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Giant ships appear to float in the air in bizarre optical illusion in Greece 

High seas: Giant ships appear to float in the air in bizarre optical illusion in Greece

  • A rare optical illusion in Thessaloniki tricked residents into seeing floating ships
  • The vessels appeared to float above the sea in the Thermaic Gulf in Greece
  • But the strange sight is in fact a result of the deceptive Fata Morgana mirage 

Holiday-goers and locals in Thessaloniki spotted what appeared to be ships floating in the air on a sunny day.

The large vessels seemed to drift lazily across the air above the waterline, violating the laws of physics.

But keen observers may notice that the strange sight is in fact a trick of the light, played on the viewer by the inversion of warm and cool air.

A Fata Morgana is a form of mirage caused when rays of light bend as they pass through air layers of different temperatures.

It can be seen on land or at sea, in polar regions, or in deserts.

Ships are pictured ‘hovering’ above the water in Thessaloniki, northern Greece

The large vessels seem to violate the laws of physics as they drift across the air

The large vessels seem to violate the laws of physics as they drift across the air

But the strange sight is in fact a type of mirage known as a Fata Morgana, thought to be the source of the legend of the Flying Dutchman

But the strange sight is in fact a type of mirage known as a Fata Morgana, thought to be the source of the legend of the Flying Dutchman

The mirage can be responsible for many unusual sightings, occurring on land, in polar regions, or in deserts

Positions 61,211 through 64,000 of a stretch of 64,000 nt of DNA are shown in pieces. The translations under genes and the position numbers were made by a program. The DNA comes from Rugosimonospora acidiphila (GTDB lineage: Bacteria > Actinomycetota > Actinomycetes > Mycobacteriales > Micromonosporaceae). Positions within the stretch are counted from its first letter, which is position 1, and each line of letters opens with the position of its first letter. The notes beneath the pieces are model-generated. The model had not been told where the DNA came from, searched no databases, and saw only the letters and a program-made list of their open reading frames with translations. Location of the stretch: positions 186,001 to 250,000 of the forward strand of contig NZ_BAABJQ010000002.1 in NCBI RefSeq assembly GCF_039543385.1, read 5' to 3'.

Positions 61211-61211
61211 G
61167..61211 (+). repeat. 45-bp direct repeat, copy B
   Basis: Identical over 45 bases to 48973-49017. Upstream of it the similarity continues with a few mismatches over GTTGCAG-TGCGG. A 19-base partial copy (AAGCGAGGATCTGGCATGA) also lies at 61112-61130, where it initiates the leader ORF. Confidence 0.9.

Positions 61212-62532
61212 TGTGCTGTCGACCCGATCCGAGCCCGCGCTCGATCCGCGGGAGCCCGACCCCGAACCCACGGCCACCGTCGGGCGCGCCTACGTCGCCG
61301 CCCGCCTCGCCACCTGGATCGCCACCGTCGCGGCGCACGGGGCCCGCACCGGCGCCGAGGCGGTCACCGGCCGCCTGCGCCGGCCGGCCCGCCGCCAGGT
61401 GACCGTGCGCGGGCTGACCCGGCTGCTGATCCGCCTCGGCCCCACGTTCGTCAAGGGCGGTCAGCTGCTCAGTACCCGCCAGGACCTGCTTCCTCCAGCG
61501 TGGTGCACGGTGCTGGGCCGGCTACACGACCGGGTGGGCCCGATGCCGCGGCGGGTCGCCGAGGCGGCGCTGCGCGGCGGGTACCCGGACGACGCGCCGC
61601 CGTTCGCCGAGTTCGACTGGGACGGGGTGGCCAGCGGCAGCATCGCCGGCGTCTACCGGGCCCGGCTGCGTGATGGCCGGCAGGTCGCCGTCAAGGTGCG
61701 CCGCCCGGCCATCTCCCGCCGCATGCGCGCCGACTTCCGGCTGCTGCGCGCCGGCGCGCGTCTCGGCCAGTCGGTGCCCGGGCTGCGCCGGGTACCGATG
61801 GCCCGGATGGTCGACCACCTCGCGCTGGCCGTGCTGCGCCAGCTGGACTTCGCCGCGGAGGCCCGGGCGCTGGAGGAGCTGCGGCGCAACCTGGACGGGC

The mirage can be responsible for many unusual sightings, occurring on land, in polar regions, or in deserts

The phenomenon has occurred in a few parts of Greece, such as the western side of Samothrace. 

The mirage is thought to be the source of the legend of the Flying Dutchman, according to Jonathan Eyers’ 2011 book Don’t Shoot the Albatross!: Nautical Myths and Superstitions.

The mirage is not limited to the sea, and can be responsible for many unusual sightings, including mountains that appear to be hovering.

Frata Morgana is the Italian name for Morgan le Fay, the Arthurian sorceress believed to use withcraft to conjure up fairy castles used to lure sailors to their deaths.

Multiple ‘floating ships’ have been photographed and videoed over the years, with boats appearing to hover off the coat of Britain in Cornwall, Devon and Aberdeenshire in once incident.

In another sighting, four ships appeared to hover above the sea off the coast of Cyprus, forming a line just east of the southern city of Limassol.

The Anthem of the Seas cruise ship, an 168,000-tonne Royal Caribbean liner, looked like it was hovering above the water

The Anthem of the Seas cruise ship, an 168,000-tonne Royal Caribbean liner, looked like it was hovering above the water

In March, a series of boats were spotted 'floating in mid-air' off the coast of Britain in Cornwall, Devon and Aberdeenshire as a result of the phenomenon. Pictured a 'floating' ship in Banff, Aberdeenshire

In March, a series of boats were spotted ‘floating in mid-air’ off the coast of Britain in Cornwall, Devon and Aberdeenshire as a result of the phenomenon. Pictured a ‘floating’ ship in Banff, Aberdeenshire  

What is a Frata Morgana? 

A Fata Morgana is a type of mirage that distort distance objects, and can be can be seen on land or sea.

It’s caused when the sun heats up the atmosphere above the land or oceans, which creates a gradient of temperatures.

The air close to the surface is relatively cool and above that are layers of warmer air.

When light hits a boundary between two layers of the atmosphere that are different temperatures – and as a result different densities – it bends and travels at a different angle.

Our brain assumes that light travels in a straight paths, so when it bends, we think the object is where it would be if the light’s path runs straight.

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